"Families are the single largest group of caregivers, often providing financial, emotional and social support, although their role generally goes unrecognised."
(Trainor, J, Pomeroy, E & Pape, B. (2004),
A framework for support: Third Edition. Canadian Mental Health Association)
Mental ill health has a profound impact not only on the individual but on families and care givers as well. The stigma, social exclusion and emotional burden are not confined to only the person with mental health ill health but are also experienced by family members and care givers.
In most instances, it is families which provide financial, emotional and psychosocial support with little or no recognition or assistance.
In Fiji, where there are limited or no community mental health services and supports the families are an even more important component of the recovery process.
Research supports the notion that family involvement in a patient's mental health care can improve outcomes, including reducing readmission rates, increasing compliance with treatment regimens, strengthening reintegration into communities and improving mental health awareness, promotion and advocacy.
As such it is obvious that families also save mental health care systems money by undertaking tasks that would normally be done by service providers to aid in consumer recovery and rehabilitation.
Mental health service providers should ensure that families are well-equipped to deal with their role as partners in mental health care by providing them with adequate support, education and care.
All too often the role of families and caregivers is taken for granted without any care to providing basic information or understanding of the mental health issues at hand, leaving families to orientate and navigate the mental health system on their own. Little or no psychosocial support is offered to families to assist them in caring for their loved ones.
As such, Fiji is fortunate to have seen the formation of the Family Support Network (FSNet), which is long overdue and an important milestone in Fiji mental health. It is an organisation of family members supporting one another with technical support from mental health care professionals with the focus on providing the best possible care for their loved ones through better understanding, skills and knowledge of relevant mental health issues which is a vital necessity. Through their efforts they have published a Carers' Manual and DVD, which are available through St Giles Hospital.
Mental health care systems, mental health care professionals and communities need to recognise the value of families as partners in mental health care and nurture this essential collaboration to ensure the best possible outcomes for those living with mental ill health.
FSNet is just the first step to be taken to acknowledge the vital role families play and the need to assist them in their efforts. The concept of engaging families in the care of those with mental ill health is also supported by Fiji's 2010 Mental Health Decree.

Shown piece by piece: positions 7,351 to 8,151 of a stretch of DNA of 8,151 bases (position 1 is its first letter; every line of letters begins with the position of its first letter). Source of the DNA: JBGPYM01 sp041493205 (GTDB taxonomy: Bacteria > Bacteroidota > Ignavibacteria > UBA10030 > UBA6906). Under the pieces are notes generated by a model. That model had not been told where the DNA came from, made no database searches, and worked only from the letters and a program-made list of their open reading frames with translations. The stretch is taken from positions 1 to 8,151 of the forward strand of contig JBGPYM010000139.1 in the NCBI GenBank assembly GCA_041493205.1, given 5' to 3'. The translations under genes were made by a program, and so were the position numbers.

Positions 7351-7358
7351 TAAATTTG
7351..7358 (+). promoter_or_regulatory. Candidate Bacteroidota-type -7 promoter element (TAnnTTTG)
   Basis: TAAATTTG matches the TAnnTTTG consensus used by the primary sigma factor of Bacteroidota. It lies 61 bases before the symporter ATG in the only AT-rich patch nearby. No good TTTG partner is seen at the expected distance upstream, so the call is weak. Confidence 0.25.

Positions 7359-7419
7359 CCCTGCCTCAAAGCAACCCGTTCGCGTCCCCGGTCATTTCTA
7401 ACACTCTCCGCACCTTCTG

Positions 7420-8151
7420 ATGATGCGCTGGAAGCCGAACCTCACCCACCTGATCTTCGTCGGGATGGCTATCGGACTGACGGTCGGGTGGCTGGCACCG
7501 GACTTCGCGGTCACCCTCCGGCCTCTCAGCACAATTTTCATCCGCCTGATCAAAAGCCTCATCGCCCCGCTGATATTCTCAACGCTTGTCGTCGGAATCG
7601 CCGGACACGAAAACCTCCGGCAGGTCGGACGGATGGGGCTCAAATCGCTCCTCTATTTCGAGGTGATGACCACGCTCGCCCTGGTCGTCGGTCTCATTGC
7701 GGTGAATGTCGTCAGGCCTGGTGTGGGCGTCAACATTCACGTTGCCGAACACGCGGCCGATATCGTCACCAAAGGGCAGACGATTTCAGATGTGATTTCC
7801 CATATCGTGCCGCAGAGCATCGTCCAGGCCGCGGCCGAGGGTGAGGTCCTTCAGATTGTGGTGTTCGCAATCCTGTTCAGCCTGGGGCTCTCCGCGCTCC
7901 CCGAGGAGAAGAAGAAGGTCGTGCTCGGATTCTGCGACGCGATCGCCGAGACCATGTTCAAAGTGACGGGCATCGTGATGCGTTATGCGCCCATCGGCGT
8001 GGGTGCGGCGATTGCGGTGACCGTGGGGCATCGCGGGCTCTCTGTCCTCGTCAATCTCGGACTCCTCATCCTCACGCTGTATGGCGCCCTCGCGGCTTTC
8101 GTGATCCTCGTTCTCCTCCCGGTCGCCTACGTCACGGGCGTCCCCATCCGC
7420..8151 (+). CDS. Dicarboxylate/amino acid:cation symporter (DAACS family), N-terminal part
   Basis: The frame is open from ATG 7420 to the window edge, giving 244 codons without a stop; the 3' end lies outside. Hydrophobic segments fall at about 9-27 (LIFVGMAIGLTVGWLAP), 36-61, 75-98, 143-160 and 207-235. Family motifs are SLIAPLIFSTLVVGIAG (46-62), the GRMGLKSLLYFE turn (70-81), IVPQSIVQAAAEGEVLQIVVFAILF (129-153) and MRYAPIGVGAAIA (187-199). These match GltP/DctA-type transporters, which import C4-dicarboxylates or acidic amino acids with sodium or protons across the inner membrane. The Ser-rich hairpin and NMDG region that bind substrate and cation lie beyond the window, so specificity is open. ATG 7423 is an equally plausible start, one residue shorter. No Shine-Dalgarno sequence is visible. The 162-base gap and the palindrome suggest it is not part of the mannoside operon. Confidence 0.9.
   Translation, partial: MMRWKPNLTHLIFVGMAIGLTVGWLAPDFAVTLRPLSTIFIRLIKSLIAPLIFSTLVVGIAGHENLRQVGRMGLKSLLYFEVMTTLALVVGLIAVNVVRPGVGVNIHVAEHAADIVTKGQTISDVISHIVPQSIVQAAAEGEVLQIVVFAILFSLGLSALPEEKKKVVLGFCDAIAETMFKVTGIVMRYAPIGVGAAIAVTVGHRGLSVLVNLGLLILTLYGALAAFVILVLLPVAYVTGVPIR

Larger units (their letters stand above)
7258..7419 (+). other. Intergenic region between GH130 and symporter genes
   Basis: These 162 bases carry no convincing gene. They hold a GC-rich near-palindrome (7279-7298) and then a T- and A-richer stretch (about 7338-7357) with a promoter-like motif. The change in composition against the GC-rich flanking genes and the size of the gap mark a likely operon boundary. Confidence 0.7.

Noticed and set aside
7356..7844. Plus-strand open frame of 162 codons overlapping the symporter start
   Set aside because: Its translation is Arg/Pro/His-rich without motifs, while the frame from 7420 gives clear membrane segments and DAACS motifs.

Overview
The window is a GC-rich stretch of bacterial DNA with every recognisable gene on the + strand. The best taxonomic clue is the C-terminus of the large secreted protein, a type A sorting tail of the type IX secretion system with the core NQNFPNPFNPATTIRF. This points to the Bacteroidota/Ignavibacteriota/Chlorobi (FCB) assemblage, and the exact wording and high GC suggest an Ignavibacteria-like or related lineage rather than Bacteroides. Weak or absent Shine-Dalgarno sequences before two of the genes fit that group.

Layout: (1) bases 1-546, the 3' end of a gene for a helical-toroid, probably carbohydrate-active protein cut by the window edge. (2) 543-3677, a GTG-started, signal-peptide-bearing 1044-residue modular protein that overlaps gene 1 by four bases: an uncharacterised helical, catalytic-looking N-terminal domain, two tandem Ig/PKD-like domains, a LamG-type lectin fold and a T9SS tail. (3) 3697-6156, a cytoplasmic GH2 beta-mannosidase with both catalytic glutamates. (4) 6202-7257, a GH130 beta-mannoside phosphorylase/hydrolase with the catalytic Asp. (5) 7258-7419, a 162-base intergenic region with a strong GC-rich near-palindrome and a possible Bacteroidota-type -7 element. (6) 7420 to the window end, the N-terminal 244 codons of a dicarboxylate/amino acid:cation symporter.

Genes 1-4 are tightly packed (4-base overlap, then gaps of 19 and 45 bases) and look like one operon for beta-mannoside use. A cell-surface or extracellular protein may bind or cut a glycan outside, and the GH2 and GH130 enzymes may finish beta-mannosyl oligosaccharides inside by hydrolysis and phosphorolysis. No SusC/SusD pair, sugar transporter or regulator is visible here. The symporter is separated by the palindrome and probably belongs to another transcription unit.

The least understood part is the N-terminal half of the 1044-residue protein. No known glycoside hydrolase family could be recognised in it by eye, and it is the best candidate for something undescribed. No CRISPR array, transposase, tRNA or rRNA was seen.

The decree emphasises the early engagement and active involvement of families in the treatment process; the rights of the consumers and carers of mental health services are paramount and include access to adequate information and treatment in the least restrictive environment.
This means that consumers and carers are no longer passive recipients of mental health care but are actively involved in the treatment and recovery process. Communities are also important partners in these processes.
They can be strong proponents for consumers and carers and provide the necessary support and environment in which consumers can recover and promote their social re-integration. In addition, communities can provide much needed assistance to families and carers that can help ease their emotional, financial and psychological burden as well as minimise the social isolation that results from the stigmatisation of mental disorders.
It is evident that working and caring together, communities, families and mental health care systems can make significant contributions to the recovery of persons with mental ill health. With the support of local faith-based groups, CSOs, NGOs, youth and women's groups people, as well as other governmental departments, consumers living with mental illness can be more easily integrated into their communities, have improved access to opportunities and quality of living.
Ultimately, the burden and disability associated with mental illness can be minimised which benefits not only consumers and their families but also our society and communities.
* Dr Odille Chang is a senior lecturer in psychiatry and is a consultant psychiatrist at the Fiji National University. She is also the president of the Fiji Alliance for Mental Health. This article is a contribution of the College of Medicine, Nursing and Health Sciences towards Mental Health Month Activities this year.